San Diego Business Journal

CARLSBAD , With a panel including such business giants as the chairman of Compaq Computers and the president of Hewlett-Packard, some people attending Red Herring Communications' conference wondered why the keynote speaker came from outside the private sector.

But once Secretary of the Navy Richard Danzig began his speech at the third annual business technology conference Oct. 30 in Carlsbad, it became clear the armed service would soon operate in a very corporate fashion.

"We booked him because we've done a series of interviews with him, and we wanted him to share his views about the strong parallel of the Navy being run like a business," said Pete Henig, senior editor for San Francisco-based Red Herring magazine. "The Navy is the world's largest company, with the highest stake at risk."

Danzig told the crowd of high-tech executives, lawyers, bankers and venture capitalists that a recently signed contract will make it possible for the Navy and Marine Corps to operate more like a large corporation.

The new system, called the Navy-Marine Corps Intranet, will allow communication among the 900,000 people in both branches worldwide, he said. It will be administered by Electronic Data Systems Corp. (EDS) of Plano, Texas, and is said to be worth more than $6.9 billion over the next five to eight years.

The contract was issued by the Navy's Space and Naval Warfare Systems Command (Spawar) in San Diego.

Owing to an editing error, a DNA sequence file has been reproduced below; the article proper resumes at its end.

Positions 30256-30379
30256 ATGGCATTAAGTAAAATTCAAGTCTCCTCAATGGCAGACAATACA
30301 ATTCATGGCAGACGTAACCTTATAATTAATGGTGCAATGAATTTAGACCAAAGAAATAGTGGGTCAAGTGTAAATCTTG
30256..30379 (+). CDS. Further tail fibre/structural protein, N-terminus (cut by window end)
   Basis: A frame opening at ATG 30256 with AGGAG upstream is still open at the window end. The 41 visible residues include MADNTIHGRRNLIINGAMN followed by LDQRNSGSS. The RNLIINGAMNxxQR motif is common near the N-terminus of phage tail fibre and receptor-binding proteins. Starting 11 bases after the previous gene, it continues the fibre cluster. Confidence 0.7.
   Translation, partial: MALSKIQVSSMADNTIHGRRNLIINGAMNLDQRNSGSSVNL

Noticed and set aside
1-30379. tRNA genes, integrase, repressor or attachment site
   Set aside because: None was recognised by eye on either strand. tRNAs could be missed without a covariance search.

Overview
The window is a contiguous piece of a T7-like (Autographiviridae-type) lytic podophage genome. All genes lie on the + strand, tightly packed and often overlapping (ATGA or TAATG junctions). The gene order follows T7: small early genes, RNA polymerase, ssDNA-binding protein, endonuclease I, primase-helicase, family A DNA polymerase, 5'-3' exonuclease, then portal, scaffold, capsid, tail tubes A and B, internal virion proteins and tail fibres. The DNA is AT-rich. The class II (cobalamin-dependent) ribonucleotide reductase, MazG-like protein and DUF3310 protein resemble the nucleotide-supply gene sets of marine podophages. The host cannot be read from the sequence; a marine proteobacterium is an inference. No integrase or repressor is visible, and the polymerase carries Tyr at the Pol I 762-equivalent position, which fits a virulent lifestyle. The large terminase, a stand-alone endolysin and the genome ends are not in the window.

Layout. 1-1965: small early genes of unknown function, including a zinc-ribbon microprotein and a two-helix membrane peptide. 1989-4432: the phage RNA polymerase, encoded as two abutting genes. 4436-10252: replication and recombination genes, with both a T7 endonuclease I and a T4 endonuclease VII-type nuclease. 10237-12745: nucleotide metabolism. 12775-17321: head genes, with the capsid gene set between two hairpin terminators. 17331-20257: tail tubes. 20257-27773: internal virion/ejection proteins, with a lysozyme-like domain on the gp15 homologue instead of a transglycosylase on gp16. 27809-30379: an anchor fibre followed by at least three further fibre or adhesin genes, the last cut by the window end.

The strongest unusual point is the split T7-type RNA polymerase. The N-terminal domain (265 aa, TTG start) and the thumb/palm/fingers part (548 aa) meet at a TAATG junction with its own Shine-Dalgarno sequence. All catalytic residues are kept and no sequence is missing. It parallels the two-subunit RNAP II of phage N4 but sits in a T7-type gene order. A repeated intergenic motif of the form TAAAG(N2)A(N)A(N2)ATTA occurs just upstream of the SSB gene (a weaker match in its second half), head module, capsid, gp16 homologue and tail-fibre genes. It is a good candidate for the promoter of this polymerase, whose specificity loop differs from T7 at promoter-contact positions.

The EDS-led contracting team includes Raytheon Co., MCI WorldCom, WAM!NET, Dell, Cisco and Microsoft.

San Diego will house the project's program management office. It will be one of six network operations centers and will also house a call center and help desk.

It is estimated that between 1,200 and 1,800 EDS employees will be based in San Diego.

The system is expected to be fully integrated by June 2003.

"We have 200 separate networks in the Navy and Marine Corps, and there was no single system where everyone could talk to everyone else," said Danzig, who took over his position in November 1998. "We realized this was a very un-economic thing to do.

"A single entity would give us a view of the entire organization that we were lacking."

Danzig said the Navy currently spends about $1.6 billion a year for information services. The unified system will cost about $800 million a year to operate but improve effectiveness at the same time, he said.

Danzig told the audience they should not be interested in the contract simply because of its size. But, he said, they should monitor the recent actions because the government could one day be one of their customers.

"What happens in your industry is you have created something new by leaving an old organization and taking your vision and drawing people to it," he told the crowd. "The Department of the Navy can't go out and create a new Navy and leave the old."